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Is Liver Really a Healthy Food?

If your mom made you eat liver as a child, you may not have enjoyed the experience. Was mom right? Is liver healthy?

Your mother may have told you to eat liver because it’s good for you, but chances are it didn’t go down easily. Calves liver is definitely an acquired taste and few children enjoy it’s strong, distinctive flavor. How about the health benefits? Is liver healthy?

It’s a Powerhouse of Vitamins

There’s no doubt that calf’s liver is an excellent source of important vitamins. It’s loaded with B vitamins, being a particularly good source of vitamin B12, a compound needed for red blood cell production and for maintaining a healthy immune system. The B vitamins also have cardiovascular benefits and are important for energy producing reactions in the body that keep the body functioning at peak capacity without fatigue.

What about other vitamins? Four ounces of calf’s liver has seven times the recommended daily requirement for vitamin A, a vitamin that’s critical for healthy vision and immune function. It also provides a good dose of vitamin C, an antioxidant vitamin important for maintaining healthy skin and connective tissue. It’s tough to find a food that’s a better source of these all important vitamins. Calf’s liver really does provide a powerful array of life sustaining vitamins, all in a single food.

Minerals

In terms of minerals, calf’s liver is rich in selenium, zinc, and iron. Selenium is a trace mineral involved in the production of key enzymes, particularly ones related to thyroid function. Both selenium and zinc are important for fertility, especially zinc in males. Zinc is also necessary for good immune function. Getting adequate iron is important for pre-menopausal women, but too much iron can be a problem for men and women after menopause as iron stores can build up in the body, potentially increasing the risk of heart disease. Eating an abundance iron rich foods such as calf’s liver may not be healthy for everyone.

Protein Power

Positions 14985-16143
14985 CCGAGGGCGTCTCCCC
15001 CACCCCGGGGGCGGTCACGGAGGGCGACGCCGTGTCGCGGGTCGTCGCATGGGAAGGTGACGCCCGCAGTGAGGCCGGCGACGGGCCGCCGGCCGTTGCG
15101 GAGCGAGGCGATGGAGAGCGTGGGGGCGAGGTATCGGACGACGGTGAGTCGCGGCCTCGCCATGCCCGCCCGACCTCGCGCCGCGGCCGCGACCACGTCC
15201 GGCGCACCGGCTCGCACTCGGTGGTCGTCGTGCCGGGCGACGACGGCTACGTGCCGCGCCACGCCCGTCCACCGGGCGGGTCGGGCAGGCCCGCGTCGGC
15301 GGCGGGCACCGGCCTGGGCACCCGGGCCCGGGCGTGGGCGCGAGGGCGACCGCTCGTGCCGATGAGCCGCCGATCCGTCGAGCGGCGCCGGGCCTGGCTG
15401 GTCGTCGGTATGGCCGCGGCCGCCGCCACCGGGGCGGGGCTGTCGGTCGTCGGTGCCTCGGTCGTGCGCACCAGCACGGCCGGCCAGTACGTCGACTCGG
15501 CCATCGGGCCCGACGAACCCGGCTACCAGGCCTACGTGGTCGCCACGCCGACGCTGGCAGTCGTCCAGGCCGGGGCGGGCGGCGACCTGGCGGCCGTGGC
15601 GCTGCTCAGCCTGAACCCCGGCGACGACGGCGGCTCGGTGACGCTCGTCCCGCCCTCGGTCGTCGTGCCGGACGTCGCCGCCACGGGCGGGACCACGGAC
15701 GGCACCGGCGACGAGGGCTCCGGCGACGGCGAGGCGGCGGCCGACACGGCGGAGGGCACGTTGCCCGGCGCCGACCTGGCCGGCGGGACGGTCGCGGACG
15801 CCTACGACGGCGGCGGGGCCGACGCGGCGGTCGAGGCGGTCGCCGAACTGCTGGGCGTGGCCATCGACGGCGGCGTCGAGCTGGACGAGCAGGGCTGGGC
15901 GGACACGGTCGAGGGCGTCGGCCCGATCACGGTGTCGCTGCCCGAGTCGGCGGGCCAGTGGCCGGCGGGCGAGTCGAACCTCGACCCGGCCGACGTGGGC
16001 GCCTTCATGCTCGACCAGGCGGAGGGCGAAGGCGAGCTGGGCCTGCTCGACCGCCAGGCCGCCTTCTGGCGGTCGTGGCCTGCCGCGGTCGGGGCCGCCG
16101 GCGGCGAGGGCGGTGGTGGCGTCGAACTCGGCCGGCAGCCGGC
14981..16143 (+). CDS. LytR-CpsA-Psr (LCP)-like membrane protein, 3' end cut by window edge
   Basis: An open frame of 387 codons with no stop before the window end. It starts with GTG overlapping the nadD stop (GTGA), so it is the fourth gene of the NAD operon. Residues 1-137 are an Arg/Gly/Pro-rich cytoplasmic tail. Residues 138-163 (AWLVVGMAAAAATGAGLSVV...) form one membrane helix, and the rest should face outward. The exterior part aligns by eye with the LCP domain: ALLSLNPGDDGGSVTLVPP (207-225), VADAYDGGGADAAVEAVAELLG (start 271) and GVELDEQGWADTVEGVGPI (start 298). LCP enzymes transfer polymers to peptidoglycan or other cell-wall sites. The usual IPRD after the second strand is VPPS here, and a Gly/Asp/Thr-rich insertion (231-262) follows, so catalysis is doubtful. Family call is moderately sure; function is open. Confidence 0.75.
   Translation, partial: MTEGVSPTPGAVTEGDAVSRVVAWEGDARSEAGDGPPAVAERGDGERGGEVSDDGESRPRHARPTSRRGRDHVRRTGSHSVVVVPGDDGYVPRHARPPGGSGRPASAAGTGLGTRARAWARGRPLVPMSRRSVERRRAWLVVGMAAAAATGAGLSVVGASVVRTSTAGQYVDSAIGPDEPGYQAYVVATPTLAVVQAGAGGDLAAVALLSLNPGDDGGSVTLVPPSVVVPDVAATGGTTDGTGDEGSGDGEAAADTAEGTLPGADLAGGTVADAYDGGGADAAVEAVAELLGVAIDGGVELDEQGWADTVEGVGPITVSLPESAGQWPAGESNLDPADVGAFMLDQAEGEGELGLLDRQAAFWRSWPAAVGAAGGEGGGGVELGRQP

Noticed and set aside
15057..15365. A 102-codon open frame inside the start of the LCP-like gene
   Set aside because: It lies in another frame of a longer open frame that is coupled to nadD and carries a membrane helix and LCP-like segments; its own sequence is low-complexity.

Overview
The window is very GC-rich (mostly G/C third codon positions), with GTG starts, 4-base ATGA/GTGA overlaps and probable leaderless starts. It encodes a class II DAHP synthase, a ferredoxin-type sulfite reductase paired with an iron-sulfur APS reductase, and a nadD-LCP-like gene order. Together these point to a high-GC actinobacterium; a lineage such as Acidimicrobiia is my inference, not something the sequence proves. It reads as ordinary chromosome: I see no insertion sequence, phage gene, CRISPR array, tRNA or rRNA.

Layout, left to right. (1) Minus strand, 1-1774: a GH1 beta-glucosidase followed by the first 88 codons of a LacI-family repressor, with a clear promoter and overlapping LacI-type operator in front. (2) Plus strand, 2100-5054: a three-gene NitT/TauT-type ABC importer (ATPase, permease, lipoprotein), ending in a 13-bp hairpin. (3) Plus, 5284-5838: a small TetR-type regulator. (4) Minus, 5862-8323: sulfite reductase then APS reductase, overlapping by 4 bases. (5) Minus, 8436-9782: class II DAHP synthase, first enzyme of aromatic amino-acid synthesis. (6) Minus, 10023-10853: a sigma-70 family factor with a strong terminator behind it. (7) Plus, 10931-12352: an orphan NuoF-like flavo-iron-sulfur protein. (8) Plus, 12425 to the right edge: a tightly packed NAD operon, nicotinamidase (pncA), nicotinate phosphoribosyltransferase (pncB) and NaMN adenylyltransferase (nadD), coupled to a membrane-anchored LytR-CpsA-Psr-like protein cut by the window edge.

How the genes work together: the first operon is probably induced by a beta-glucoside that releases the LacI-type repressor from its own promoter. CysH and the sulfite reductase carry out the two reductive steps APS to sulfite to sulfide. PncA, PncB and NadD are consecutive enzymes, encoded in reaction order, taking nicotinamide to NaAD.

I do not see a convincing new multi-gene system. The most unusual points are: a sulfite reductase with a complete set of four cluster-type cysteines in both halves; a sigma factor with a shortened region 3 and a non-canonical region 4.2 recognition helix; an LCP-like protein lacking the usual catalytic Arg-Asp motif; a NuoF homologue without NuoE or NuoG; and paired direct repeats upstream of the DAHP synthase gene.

Calf’s liver is also one of the best sources of protein around with twenty-two grams of this body building nutrient in a single four ounce serving. At only 160 calories for a single serving, it provides a significant source of body building protein without packing on the calories.  Unfortunately, this protein load comes with a significant amount of cholesterol, around 400 mg. in a serving. One single serving of liver easily exceeds the Heart Association’s recommended cholesterol intake for a day. Anyone with heart disease, high blood pressure, or an elevated cholesterol level should avoid eating calf’s liver on a regular basis. Although some people eat calf’s liver as an additional protein source, most Americans already get enough protein in their diet.

Is Liver Healthy?

As with most foods, it has its positives and negatives. If you’re a serious athlete and need extra protein or if you’re malnourished or anemic and need additional vitamins and iron, calf’s liver is a good choice. For the average person, it’s best to enjoy it in moderation because of its high cholesterol and iron content. For anyone with heart disease, hypertension, or elevated cholesterol, it should be eaten in limited quantities due to the high cholesterol and iron content.

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  1. My belief is everything should be eaten in moderation.
    I hated liver as a child, and I do not cook it now, nor do I force my kids to eat it.

  2. i’m a vegan, but when i was a child, i did have this experience and i hated it. now it is horrifying to eat an animal. the article is brilliant and very well researched. i liked it alot. well done!

  3. The liver is our second biggest organ and works very hard, so the debate will continue as to whether it is actually good to eat from animals. Just take a look at what your liver is doing ona daily basis.
    Every twenty minutes your entire blood supply goes through your liver which makes it probably the hardest working organ in the body. In addition to its normal functions of controlling the metabolism, deactivating hormones, drugs and toxins and producing bile to break down and absorb fat, a ‘western liver’ has to deal with up to 30,000 chemicals daily, absorbed through the skin, ingested or breathed in from the air (60 years ago this figure was just 300).

  4. As a child I had anemia, my mom made me eat liver once a week besides getting b12 shots at the doctor\’s office. I was cured. As an adult I don\’t eat it but now at age 36 I find myself in bad health so I\’m going to start eating it again because of this article. Just taking the supplements aren\’t enough if your anemic. Also try beet juice but make sure you prepare it well.

  5. The high content of vitamin A in liver makes this something that should be eaten only sparingly by older people. The ability to metabolize vitamin A decreases with age, which means that what we take in through food or supplements stays in our system longer. So for seniors, it’s really important to avoid a high intake of vitamin A , or they risk vitamin A toxicity. I had written about this in the late 1990s after I had learned about it when I interviewed a specialist at Tufts for an article discussing his recommendations for nutrition. A while after that the issue suddenly received a lot of attention, and multivitamins for seniors were reformulated to reduce the vitamin A/beta carotene/etc dose substantially. So while liver has a lot going for it nutritionally, for seniors it should be just a once in a while item on the menu.

  6. I don’t like Liver, but my mom was a bad cook and maybe it tastes good if its prepared right but I have too many bad memories of being forced to eat liver and my mother getting madder when I would puke it out

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